Fred Frith, electric guitar; Miya Masaoka, koto & electronics; Larry Ochs, sopranino & tenor saxophones; Joan Jeanereaud, cello.
Digital Wildlife is a convention-busting quartet session lead by Fred Frith, the guitarist and Mills College music professor. When listening to this CD, the advice of the prolific Baroque composer Domenico Scarlatti seems relevant: "Allow yourself to be more human than critic, and your pleasure will increase". By accepting Frith's music on its own, highly imaginative terms, and suspending one's disbeliefs and preconceptions regarding conventional Jazz form and instrumentation, the benefits are immeasurable.
Among the challenges to conventions regarding form are Frith's ingenious, multi-layered thematic designs, whose episodic structure speaks more to a complex narrative tradition than a desire to merely entertain. His rigorous themes, synthesizing chromatic, pan-tonal, free time, and pulse-based elements, are indeed the antithesis of straight-ahead Jazz. However, these stylistic differences do not provide a reasonable basis for dismissing this artist's work.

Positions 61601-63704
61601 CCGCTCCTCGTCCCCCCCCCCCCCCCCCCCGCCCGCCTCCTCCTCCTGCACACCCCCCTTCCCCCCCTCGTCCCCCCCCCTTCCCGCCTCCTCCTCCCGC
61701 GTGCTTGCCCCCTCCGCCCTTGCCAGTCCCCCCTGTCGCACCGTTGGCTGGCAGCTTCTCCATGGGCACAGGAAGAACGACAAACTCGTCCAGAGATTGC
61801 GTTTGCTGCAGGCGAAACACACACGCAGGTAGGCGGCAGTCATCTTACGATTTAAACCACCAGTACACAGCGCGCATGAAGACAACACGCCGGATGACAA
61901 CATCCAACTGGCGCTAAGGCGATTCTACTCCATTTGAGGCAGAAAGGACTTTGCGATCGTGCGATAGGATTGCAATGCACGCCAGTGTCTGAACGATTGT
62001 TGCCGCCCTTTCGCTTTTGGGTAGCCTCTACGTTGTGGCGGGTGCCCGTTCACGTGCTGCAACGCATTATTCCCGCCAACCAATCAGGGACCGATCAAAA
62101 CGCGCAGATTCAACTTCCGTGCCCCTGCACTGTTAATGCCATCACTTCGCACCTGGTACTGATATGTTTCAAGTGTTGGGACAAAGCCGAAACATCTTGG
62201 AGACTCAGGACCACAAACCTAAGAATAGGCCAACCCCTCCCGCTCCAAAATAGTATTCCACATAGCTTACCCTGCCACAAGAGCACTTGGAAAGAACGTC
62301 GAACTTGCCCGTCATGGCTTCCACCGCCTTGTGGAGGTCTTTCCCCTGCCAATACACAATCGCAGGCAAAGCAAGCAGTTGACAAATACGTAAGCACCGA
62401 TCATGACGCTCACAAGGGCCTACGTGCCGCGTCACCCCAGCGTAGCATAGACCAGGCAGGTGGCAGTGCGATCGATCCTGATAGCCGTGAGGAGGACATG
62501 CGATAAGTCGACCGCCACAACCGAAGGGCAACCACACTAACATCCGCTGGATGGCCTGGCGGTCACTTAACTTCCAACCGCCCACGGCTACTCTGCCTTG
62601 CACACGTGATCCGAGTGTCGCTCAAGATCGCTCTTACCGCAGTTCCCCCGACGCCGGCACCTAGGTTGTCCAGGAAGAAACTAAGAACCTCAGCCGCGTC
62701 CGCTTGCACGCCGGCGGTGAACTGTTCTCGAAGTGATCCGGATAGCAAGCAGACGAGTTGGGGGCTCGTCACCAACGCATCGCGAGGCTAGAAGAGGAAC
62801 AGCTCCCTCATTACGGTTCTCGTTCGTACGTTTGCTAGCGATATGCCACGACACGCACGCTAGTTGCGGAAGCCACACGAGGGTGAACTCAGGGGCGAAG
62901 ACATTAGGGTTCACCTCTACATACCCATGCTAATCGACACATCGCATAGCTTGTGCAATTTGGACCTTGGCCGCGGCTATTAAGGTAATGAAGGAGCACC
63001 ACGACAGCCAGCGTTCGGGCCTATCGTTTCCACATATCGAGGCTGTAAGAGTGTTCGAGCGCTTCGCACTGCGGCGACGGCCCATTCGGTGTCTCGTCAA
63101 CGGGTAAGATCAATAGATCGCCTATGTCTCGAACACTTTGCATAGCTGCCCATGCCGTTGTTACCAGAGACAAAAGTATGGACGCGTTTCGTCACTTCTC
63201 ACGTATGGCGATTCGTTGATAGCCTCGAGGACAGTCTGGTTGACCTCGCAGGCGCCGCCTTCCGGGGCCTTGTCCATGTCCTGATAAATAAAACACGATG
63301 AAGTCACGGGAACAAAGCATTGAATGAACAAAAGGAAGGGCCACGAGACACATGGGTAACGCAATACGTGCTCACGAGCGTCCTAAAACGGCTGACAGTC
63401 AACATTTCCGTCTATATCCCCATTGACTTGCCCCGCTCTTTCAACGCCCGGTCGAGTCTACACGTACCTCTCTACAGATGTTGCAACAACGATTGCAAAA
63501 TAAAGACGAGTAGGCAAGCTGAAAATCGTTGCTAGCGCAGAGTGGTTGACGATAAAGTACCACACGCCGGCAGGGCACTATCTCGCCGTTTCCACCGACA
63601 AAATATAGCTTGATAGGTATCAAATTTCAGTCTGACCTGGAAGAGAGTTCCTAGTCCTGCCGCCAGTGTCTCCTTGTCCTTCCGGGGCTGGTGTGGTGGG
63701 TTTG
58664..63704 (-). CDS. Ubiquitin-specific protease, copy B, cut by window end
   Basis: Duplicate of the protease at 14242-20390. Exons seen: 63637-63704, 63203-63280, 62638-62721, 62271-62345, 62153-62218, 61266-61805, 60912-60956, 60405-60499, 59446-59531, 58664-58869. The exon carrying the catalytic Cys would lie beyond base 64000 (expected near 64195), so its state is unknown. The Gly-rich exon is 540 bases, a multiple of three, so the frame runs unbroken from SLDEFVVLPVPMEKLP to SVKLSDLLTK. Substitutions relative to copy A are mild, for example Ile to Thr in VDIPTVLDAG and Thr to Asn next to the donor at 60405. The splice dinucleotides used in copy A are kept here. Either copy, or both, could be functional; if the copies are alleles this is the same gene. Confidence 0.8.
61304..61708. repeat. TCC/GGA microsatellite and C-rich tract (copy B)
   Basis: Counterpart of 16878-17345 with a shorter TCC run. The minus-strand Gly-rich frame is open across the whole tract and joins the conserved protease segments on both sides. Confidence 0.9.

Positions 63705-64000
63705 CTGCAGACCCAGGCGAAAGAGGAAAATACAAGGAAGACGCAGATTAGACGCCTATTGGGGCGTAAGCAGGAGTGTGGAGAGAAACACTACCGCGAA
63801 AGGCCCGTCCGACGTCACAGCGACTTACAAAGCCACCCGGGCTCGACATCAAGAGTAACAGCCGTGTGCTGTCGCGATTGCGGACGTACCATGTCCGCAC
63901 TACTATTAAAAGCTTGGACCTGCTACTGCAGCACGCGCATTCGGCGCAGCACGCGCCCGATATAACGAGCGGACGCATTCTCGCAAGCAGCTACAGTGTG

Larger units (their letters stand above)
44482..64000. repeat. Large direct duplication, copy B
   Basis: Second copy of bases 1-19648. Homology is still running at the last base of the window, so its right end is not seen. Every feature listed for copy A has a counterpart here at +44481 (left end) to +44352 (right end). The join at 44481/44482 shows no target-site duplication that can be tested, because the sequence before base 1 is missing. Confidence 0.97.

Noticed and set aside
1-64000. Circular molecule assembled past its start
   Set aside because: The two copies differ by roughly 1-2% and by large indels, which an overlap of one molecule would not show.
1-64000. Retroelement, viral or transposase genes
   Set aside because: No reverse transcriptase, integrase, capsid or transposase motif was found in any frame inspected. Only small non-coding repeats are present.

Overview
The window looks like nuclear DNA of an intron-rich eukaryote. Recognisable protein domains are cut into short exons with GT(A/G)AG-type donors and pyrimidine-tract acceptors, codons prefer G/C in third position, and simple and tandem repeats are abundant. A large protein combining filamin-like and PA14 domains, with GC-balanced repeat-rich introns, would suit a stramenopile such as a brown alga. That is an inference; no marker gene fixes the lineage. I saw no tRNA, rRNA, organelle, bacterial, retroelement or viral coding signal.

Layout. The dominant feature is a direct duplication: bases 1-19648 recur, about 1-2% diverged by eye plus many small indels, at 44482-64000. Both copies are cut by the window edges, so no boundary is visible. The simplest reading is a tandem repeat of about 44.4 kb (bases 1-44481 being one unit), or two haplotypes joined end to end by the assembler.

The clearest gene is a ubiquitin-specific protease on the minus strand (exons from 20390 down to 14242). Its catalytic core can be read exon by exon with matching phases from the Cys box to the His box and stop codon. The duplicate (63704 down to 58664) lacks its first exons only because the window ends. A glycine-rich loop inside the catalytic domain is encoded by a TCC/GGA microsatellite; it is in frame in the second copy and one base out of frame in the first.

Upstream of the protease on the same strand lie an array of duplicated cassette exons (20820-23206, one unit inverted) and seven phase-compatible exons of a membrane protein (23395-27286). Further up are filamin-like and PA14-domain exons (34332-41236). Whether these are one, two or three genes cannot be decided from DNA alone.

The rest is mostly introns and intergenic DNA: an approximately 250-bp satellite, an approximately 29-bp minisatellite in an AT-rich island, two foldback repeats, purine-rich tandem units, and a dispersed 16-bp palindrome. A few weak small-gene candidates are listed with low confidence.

"Digital Wildlife," "Image in an Atom," "The Prisoners Dilemma," "Touch I Risk," and "Close to More," freely borrow and interpolate contrasting sonic resources and percussive effects. The pulse-driven, open interval of the fourth that emerges in "Image" serves as a springboard for contrasting rhythmic invention; its spatial considerations speak to a level of technical achievement rarely heard in this region. Ochs' speech-like gestures and Masaoka's spare, pizzicato countermelodies in "Prisoners" exploit space for every expressive nuance.
Digital Wildlife offers convincing proof that 21st century creative music is alive and well in the San Francisco Bay Area. Bravo, Maestro Frith.
by James D. Armstrong, Jr.
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